In this soliloquy Shakespeare in a way indirectly teaches us certain valuable lessons that are truly important. The soliloquy starts with a very graphic imagery-"how all occasions do inform against me and spur my dull revenge! ". Seeing the Norwegian army battling for their country had made Hamlet even more determined to take his fathers revenge. The words "inform, spur and dull" all show his extreme anger and hatred of Claudius. Shakespeare's use of adjectives and verbs create vivid images in the audiences mind, making the situation more realistic and intense.

During the Elizabethan times lights and special effects were not available so the imagery was conveyed in the form of dramatic words to the audience. Shakespeare had mastered and used this technique very well in his plays especially in Hamlet. Hamlet examines the actions of Fortinbrass and compares himself to him- "Led by a delicate and tender prince, whose spirit with divine ambition puffed... ". And this comparison makes him feel ashamed once again, "examples gross as earth exhort me... ". Here he contradicts himself.

Contradiction is common throughout the play showing to us Hamlet's turmoil. Gross means disgusting and exhort means to go on. A gross example cannot exhort you to do anything but the opposite. So once again Hamlet gives us penetrating insights into his tortured thinking and he reproaches himself to that of resolve. He also teaches us that it is the brain of man that is really what distinguishes a man from a beast- "that capability and godlike reason to fust in us unused. " This quote therefore once again proves to us that Hamlet is a philosopher.

However later on he condemns himself for only talking and not acting upon it- "sith I have cause, and will, and strength, and means to do it. ". He feels guilty because here an army is ready to give their life for their country and a piece of land and he himself just stands there and talks, and is not ready to kill a man who is going to be the downfall of a country- " how stand I then, that have a father killed, mother stained... to my shame I see the imminent death of twenty thousand men that for a fantasy and trick of fame go to their graves like beds.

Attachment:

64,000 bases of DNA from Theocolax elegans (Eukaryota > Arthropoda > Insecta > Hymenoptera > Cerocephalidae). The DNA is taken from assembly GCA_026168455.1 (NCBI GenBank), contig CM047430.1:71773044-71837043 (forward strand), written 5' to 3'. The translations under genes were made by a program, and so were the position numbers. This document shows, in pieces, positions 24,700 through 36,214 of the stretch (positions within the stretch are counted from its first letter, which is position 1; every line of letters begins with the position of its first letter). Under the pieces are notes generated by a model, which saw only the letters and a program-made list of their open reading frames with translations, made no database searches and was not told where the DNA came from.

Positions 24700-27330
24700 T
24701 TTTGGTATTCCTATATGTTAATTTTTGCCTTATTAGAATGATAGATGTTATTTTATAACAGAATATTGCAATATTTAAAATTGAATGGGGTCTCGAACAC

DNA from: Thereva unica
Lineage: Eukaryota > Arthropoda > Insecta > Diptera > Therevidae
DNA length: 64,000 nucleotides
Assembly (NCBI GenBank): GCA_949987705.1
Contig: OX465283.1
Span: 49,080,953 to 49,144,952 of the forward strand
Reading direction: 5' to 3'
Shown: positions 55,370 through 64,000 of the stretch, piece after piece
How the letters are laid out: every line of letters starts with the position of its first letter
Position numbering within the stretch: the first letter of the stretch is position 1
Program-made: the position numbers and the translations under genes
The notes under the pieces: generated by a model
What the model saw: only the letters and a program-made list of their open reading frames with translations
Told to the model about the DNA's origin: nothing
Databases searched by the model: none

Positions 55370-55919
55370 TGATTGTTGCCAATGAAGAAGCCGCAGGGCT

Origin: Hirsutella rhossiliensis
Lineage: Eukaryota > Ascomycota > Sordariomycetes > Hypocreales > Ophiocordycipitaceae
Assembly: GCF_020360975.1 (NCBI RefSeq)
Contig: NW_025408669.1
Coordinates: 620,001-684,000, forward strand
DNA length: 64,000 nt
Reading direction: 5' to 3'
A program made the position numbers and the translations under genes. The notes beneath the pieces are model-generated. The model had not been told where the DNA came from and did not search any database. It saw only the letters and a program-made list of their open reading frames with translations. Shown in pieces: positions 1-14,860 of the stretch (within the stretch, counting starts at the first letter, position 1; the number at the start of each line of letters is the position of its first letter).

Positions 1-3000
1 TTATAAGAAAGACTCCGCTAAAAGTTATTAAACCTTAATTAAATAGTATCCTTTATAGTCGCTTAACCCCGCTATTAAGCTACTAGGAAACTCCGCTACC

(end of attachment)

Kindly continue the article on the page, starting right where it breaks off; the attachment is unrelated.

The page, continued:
He equates his greatness not with Christian virtue but with concern for ones reputation- "Rightly to be great is not to stir without great argument, but greatly to find quarrel in a straw when honor's at the stake. " In other words his thinking is becoming Pagan and not Christian. Towards the end he sounds like Leartes who is hot-blooded but at the same time he senses he will not do so- "O, form this time forth, my thoughts be bloody, or be nothing worth! ". Although in this soliloquy Hamlet tells us that he is ready to take action, we know he doesn't have the real will and determination.

Hamlet urges us to think about many things including family relationships. It is a family drama. Brother, sister, brother and brother, father and son and so on are the dynamics that I believe generates so much of the play's electricity. Then we have friendship and friendships betrayed; the nature of duty: to one's country, to those in power, to oneself, to God, to truth. And there, perhaps, is the reason why a four- hundred- years- worn text in Elizabethan English continues to excite people from so many different cultures and ideological positions.

In this play Shakespeare identifies and dramatizes in colorful, memorable and provocative ways, why; where we come from, where we have got to and where we will go next. The focus shifts continually between gauging the sureness of Shakespeare's craft and responding to the complex, serious and beautiful game he has set in motion between a text and an ever-renewing audience. As you can see the list of Shakespeare's genius is limitless. The dramatic death of Hamlet left a lasting impression on my mind personally.

Hamlet had the chance to avenge his father but instead wasted his chance on speculating and wondering. In the end not only he died, but so did the rest of his family and loved ones. Procrastination is also a serious issue in today's world. Shakespeare makes this point clear to everyone young or old. What I learnt from the play Hamlet was to never leave anything for tomorrow what can be done today, thus making this play a brilliant portrayal of both education and knowledge